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  • Danielle Armbruster

Windows into the Past

Old homes will always have their quirks and their problems--but thats often where we find some of their charm. Like many restoration projects, this house wanted to test us right from the very beginning. We had huge decisions to make very quickly after buying it, but we are pretty sure we have made all the right choices so far.

The first time we walked through the house, all of the windows were covered with thick, heavy curtains that blocked all of the natural light from entering the grand rooms. Once those curtains were pulled back a bit, the sunlight flooded into the front of the house illuminating all of the stunning wood work and details and bringing so much life into the space. The windows really are the features of those front rooms and we knew we had to figure out what to do to bring them back from the brink of destruction.


Something interesting I discovered in my research is that the design of the windows on the original part of the house might be pretty unique. When it comes to historic double-hung sash windows—windows with two separate sections of panes called sashes that can move independently of one another within a frame to be opened or closed—there was a bit of a design standard that can actually be used to pretty accurately date the ages of these historic homes.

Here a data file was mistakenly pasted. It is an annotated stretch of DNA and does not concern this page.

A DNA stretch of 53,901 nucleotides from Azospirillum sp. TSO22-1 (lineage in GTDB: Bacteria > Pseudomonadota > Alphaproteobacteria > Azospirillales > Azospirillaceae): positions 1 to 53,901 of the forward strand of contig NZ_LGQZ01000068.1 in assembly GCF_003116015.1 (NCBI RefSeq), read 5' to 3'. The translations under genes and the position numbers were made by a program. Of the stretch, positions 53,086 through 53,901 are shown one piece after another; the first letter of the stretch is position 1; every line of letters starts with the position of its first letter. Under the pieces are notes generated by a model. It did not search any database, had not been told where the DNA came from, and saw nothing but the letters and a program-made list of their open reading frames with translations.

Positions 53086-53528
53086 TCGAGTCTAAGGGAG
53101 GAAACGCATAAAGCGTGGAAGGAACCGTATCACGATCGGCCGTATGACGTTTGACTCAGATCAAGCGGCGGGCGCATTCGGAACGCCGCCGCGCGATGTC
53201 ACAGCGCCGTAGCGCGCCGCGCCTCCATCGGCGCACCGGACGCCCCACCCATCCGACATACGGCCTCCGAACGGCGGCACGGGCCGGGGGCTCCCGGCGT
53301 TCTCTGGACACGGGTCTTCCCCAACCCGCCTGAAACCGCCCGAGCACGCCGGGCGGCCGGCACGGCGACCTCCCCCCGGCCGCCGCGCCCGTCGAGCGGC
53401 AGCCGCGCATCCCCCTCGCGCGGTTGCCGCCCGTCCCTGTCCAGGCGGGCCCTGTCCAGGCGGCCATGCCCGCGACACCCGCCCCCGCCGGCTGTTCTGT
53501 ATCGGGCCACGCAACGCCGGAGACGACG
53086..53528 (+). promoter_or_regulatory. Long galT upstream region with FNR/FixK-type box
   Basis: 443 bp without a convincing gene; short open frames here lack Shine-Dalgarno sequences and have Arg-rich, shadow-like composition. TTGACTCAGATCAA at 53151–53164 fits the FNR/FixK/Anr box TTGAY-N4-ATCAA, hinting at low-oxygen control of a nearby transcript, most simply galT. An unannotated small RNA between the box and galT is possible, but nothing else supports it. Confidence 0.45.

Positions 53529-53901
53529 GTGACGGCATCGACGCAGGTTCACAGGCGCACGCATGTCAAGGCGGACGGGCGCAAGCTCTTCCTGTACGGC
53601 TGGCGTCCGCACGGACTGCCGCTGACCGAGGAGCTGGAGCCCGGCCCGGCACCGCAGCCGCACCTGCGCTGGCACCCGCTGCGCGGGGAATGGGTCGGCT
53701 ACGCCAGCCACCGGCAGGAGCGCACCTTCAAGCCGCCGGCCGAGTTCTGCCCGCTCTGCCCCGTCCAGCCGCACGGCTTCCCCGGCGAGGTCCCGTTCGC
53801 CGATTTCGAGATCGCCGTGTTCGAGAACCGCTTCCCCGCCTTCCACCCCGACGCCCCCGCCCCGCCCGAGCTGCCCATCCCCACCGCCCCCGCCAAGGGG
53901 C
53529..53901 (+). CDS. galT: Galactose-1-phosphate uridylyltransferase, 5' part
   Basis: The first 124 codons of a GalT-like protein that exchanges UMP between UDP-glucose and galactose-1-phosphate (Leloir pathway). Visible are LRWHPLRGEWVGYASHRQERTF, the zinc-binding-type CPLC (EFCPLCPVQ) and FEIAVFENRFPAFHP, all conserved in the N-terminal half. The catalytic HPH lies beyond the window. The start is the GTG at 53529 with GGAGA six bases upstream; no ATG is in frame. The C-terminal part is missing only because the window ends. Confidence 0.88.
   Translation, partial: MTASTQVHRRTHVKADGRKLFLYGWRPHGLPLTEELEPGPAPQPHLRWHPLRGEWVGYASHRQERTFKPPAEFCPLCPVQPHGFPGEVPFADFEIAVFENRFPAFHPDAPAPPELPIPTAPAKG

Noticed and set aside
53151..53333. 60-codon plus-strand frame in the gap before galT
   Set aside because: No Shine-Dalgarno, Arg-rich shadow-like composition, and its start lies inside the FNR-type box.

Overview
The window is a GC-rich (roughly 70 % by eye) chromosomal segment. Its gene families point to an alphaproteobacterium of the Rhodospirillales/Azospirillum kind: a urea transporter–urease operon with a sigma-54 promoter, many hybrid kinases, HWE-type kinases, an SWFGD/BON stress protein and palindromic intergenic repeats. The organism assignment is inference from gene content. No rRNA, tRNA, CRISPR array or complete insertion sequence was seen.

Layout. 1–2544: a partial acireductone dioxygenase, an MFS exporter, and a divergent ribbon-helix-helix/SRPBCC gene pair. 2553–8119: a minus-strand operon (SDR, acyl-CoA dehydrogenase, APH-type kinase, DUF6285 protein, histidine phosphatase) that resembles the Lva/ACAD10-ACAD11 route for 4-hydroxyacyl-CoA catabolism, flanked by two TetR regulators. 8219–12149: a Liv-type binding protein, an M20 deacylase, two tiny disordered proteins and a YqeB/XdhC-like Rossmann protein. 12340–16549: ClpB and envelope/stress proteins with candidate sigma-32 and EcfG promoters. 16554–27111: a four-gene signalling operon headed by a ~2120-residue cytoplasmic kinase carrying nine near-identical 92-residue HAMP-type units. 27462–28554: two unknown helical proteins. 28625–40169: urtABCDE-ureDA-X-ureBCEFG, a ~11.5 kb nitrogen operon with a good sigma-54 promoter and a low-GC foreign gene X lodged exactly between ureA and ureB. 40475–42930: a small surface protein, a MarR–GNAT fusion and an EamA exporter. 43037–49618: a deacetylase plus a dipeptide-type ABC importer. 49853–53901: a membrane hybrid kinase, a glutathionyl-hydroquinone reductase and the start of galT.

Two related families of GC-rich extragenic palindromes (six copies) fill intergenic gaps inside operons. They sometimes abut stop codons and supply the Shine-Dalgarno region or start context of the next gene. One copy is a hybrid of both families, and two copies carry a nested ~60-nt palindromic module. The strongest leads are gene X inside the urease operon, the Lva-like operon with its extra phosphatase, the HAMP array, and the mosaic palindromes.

In the 1820’s and 1830’s, many southern homes contained windows that were comprised of many small, often uneven and handmade panes that were configured in 3x3 grids. This window style is sometimes called 9 over 9 because of the two separate sashes of 9 panes each. By the 1840’s (the era in which our home was built), new architectural trends started to show up in windows across the south driven mainly by advancements in glass-making. From about 1840 until about 1870, it became more common to see 6 over 6 windows with fewer but larger panes of glass. This led to 6 over 9 pane windows being used on the first floors of homes when the builder wanted a grander look with floor-length windows on the front.



When you look at the original section of our house, the front windows are not 9 over 9 or 6 over 6. They aren’t even 6 over 9 pane windows. They are 8 over 8 panes on the second floor and 8 over 12 panes on the first floor.

Yes. Our windows are huge.


We believe that the windows in the dining room and formal living room on the first floor (the 8 over 12 pane windows) used to not only open with a lifted pane, but that the woodwork under the window would have swung open to create a walkout to the front porch. It is our goal to have all of these elements fully operational once again. Before we can even get there, painstakingly cutting through decades of paint and reconstructing the weight system, we need to repair and replace the panes of glass that have broken over time. These windows are 180 years old at this point. The fact that only a few panes need to be replaced is honestly a bit of a miracle. That is what is happening this week. The broken panes will be individually removed from the windows and replaced with new glass that will be glazed in using the same historic processes that the window was created with.